It was in the days before the computer, so things took a wee bit longer to complete. The ribbon on my manual typewriter (also a hand me down from a local bank) needed replacement often as reports were typed on stencils and run off on a Gestetner machine. It was a messy process. I often had to plan what I was going to wear to work to ensure that my clothing didn’t get ruined by the ink that usually covered the area from my wrists to my elbows when the printing job was done.
As the donations arrived, I recorded each contribution on foolscap (some of my younger staff have never heard of it) and again on recipe cards so I could keep donor names in alphabetical order in little file boxes. My adding machine (another well used donation) had a broken tape holder – so I added the columns on the foolscap while holding my breath to ensure that I didn’t punch in the wrong number. If I got the same answer three times in a row, I went home. I remember designing a brochure for one particular campaign using drawings from a kids colouring book. I wanted the little girl to place her head on her big brother’s shoulder so I sliced her paper neck with a pair of scissors and tilted her head southward to gain the affect I wanted. Funny how you recall such small accomplishments. What a difference graphics software makes today.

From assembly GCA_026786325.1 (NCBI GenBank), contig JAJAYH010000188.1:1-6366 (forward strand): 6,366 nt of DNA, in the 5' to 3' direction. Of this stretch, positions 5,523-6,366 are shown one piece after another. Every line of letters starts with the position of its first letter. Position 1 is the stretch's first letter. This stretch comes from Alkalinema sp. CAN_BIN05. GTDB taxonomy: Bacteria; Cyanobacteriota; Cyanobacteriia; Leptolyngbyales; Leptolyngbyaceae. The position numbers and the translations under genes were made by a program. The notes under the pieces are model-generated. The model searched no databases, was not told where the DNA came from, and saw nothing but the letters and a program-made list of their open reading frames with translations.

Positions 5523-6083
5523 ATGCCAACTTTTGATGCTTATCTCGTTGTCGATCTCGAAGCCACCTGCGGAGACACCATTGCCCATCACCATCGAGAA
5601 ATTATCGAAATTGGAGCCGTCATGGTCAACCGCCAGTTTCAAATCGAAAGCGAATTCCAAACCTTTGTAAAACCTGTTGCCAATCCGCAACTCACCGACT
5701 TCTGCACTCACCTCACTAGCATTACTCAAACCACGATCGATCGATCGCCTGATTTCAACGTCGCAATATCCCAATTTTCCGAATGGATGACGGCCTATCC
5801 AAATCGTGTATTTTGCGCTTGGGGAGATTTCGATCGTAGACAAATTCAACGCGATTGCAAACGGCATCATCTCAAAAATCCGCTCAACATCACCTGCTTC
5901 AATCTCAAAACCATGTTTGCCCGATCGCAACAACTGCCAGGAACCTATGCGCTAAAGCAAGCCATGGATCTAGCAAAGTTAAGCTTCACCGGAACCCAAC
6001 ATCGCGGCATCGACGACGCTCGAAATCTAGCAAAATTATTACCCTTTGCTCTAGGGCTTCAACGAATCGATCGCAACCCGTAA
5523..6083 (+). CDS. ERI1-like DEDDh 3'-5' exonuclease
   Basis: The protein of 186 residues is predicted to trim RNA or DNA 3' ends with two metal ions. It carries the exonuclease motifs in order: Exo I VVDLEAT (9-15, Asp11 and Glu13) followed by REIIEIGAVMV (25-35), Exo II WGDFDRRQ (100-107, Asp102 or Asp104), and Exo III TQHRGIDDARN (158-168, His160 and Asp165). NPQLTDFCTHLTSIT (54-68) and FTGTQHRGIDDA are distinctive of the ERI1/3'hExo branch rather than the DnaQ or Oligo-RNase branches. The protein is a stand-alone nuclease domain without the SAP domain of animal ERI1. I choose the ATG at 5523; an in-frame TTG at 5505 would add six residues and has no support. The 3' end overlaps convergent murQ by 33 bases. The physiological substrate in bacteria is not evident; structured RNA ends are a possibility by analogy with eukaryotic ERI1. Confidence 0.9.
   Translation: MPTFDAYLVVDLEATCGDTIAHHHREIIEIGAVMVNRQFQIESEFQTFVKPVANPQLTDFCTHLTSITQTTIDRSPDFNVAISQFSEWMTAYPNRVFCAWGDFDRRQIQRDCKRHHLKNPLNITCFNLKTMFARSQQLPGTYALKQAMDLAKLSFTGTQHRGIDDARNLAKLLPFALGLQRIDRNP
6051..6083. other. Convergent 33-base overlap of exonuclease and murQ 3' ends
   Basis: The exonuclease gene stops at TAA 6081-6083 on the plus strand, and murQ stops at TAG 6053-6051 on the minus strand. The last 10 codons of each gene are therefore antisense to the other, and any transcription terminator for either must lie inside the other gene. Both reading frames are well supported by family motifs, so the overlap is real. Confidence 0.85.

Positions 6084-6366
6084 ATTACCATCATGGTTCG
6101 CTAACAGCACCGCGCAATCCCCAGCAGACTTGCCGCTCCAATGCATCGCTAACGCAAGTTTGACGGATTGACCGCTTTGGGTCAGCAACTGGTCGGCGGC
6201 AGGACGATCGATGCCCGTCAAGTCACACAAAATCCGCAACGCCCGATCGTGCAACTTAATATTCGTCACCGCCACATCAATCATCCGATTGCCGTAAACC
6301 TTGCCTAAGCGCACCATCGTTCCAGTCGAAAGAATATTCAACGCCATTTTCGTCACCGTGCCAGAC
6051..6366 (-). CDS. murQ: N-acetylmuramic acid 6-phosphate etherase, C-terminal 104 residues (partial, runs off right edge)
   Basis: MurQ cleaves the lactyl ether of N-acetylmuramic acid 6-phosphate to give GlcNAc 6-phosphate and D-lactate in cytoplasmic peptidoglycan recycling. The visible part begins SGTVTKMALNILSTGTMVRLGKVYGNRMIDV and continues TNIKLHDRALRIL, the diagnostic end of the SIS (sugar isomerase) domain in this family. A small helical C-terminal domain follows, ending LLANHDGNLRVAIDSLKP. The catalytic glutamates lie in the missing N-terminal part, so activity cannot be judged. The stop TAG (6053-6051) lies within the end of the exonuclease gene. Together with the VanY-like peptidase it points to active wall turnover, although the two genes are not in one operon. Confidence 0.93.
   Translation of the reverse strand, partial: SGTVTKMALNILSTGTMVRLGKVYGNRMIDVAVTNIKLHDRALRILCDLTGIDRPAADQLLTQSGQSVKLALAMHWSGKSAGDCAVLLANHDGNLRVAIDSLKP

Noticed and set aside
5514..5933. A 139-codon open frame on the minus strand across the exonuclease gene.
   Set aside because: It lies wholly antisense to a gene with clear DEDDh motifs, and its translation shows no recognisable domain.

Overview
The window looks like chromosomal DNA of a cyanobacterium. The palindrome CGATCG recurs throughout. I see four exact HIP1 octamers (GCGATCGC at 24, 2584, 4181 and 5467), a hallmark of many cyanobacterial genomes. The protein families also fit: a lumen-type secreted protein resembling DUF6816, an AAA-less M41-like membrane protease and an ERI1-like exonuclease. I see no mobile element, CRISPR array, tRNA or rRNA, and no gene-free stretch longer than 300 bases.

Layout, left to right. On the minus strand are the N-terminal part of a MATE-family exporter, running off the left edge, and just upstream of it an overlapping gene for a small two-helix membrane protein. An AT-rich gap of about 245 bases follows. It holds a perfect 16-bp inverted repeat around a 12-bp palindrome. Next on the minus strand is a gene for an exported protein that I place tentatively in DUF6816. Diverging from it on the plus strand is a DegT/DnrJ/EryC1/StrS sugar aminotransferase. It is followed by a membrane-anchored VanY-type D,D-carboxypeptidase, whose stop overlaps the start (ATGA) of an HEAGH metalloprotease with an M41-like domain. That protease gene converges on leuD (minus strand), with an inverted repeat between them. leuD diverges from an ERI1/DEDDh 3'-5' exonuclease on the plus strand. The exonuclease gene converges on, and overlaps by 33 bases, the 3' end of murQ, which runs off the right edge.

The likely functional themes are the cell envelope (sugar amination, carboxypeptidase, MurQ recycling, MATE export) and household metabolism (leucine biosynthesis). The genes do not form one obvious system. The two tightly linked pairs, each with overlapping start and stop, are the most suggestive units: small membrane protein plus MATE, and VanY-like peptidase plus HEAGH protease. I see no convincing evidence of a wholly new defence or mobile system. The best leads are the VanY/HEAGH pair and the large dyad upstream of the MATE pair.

We acquired a mascot in the person of “L’il Red” to accompany the promotion for our “L’il Red” household mailer and for our Red Feather events. Linda Creswick from Dream Costumes made us two of them (but don’t tell the children there was an imposter!) I was the first to wear the costume because you can never ask others to do what you are not prepared to do yourself. The Mayor of Blenheim never knew who gave him a hug at the hockey game that fall! Just like the training received at DisneyWorld, you can’t speak when you’re in the role of “L’il Red”.